Are You a Remote Project Manager Forced Onsite for No Reason?

I’m definitely in favor of managing projects remotely when it makes sense.  I’m in favor of remote project management when most or all project team members are geographically dispersed.  If there is really no one or no reason to manage face-to-face, there is no reason for a project manager to be driving 30 minutes or 60 minutes or 90 minutes one way to a corporate office just to sit at a desk and turn their 8-hour day into a 10 or 12-hour day.  Plus, it forces the project manager into the 9 to 5 role.  That has never been logical in any of my project management or consulting roles in the past – work is always needed on some days at 6:00am or 10:00pm. 

I realize that on the flip side it can be a very frustrating thing if you need to reach out to a project team member and have a sit down meeting but you just can’t. I have found that some of my most frustrating times  - or trying times – managing project team members…including rogue or even clueless developers…has been when they are located many many miles away and I can’t grab them and look them in the eye.  That said, I don’t really want to look them in the eye very much.  The other good thing about remote management is all that unproductive time when people stop by your office or cubicle just to chat is eliminated.  When I was a resource manager – as opposed to a project manager – I had employees who would just come sit in my office for long periods of time making it difficult at times to get work done.  If you’re reading this…you probably know who you are…

So let’s flash ahead to a different employer or situation.  What if you take on a new position with an organization that said they wanted you to work remotely but it becomes apparently early on that those are not the terms that are being implemented.   You find that you’re asked to be in the office every day even when there is no apparent benefit from being there.  Only wasted time in transit, wasted gas driving, and frustration on your part …because there’s nothing more that I hate than wasted or unproductive work time.  What do you do?  How do you handle this type of situation with your new employer or consulting client?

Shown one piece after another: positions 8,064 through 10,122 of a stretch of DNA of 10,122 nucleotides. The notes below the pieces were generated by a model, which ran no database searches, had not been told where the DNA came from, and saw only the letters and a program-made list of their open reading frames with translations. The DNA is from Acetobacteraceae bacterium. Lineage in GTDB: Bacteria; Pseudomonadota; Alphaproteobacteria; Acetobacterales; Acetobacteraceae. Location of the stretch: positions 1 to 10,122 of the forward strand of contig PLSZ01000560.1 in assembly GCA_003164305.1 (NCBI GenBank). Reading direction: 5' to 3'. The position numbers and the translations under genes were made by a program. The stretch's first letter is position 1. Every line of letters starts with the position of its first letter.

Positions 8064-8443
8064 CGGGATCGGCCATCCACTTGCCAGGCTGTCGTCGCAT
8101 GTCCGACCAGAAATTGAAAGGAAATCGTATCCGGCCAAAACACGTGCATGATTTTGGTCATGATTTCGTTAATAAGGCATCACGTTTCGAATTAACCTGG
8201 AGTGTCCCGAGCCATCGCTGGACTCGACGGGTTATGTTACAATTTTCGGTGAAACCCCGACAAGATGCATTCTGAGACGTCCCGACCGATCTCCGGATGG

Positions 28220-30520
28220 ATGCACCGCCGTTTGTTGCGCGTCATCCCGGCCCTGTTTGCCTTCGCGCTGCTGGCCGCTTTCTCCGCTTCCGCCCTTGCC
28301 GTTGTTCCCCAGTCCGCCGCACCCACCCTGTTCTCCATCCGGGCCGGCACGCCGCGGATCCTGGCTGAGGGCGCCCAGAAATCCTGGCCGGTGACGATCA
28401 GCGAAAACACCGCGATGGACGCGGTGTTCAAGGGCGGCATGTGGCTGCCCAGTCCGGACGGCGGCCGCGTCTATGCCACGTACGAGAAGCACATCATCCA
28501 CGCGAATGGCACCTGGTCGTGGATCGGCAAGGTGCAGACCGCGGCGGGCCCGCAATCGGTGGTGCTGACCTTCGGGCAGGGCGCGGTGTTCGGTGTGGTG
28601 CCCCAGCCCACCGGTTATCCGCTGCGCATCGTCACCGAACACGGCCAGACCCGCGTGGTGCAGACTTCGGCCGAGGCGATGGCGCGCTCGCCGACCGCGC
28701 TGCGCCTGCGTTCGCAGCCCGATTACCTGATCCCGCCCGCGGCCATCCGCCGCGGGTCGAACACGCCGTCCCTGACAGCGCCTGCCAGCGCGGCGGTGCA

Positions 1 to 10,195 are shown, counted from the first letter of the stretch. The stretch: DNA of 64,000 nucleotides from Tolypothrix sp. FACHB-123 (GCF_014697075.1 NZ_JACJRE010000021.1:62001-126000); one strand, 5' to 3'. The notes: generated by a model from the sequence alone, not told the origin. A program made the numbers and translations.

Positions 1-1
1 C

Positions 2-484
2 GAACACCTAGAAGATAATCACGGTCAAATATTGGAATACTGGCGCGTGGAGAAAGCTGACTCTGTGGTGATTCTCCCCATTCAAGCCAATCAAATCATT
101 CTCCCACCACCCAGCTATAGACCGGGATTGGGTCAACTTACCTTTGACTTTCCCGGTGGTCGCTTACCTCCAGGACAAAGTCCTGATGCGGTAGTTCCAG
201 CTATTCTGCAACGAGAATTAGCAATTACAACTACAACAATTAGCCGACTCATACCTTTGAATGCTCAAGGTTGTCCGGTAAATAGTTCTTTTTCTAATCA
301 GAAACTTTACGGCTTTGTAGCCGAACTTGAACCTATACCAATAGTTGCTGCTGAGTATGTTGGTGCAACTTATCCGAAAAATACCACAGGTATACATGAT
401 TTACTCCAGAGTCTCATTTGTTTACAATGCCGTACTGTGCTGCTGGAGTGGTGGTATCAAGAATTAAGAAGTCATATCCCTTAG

The answer, I guess, is…it depends.  Let’s look at the factors:

Do you really like the work?  If you love the work – and that just may be the case even though you’re less than excited about make what seems to be a needless excursion into the office – then you may also want to stick it out.  So many individuals are stuck in jobs they hate or only tolerate.  So if you’re loving it, then keep at it but still look for future opportunities to possibly show your company the value in moving into the remote role that was discussed previously.  For me, in one position, it was the fact that I was supporting so many east coast clients from our Las Vegas office.  I had to be on so many 9am EST calls that it meant being on the phone at 6am in my time zone…making it ridiculous to start driving in mid-morning just to manage a project team that was nowhere to be seen locally.

How badly do you need the gig?  This is a key factor to consider.  Obviously, if you absolutely have to have the job and income, then the only thing you can do at the moment in submit to authority and do the job in whatever capacity is needed.  If the push is for onsite work – even if you don’t see the value – you will probably need to stick it out.  There may come a point where you can discuss the value of remote work again with your supervisor, but for now they want you onsite for whatever reason so that’s what you’re left to work with – even if your customers and project team members are nowhere to be seen.

How long with it be going on?  Finally, consider the season.  Is it just busy right now?  Is it just because you’re new and going through training?  It may be that your employer wants you around the corporate office during an initial ‘training’ period to acclimate you to their corporate culture, etc. and they intend to move you to the remote position that was previously discussed once they see you no longer need mentoring.  That’s a common scenario, but if it’s not readily apparent, you may want to ask your supervisor if this is the case. 

Summary / call for input

The bottom line is you have to decide for yourself how to approach this based on where the job or consulting gig fits in your life, needs and income.  It’s unfortunate, but true. 

Has this ever happened to you?  Were you ever forced into an onsite work situation when it was planned to be remote?  Were the reasons good reasons or just controlling reasons?  How did you react…what was the outcome?


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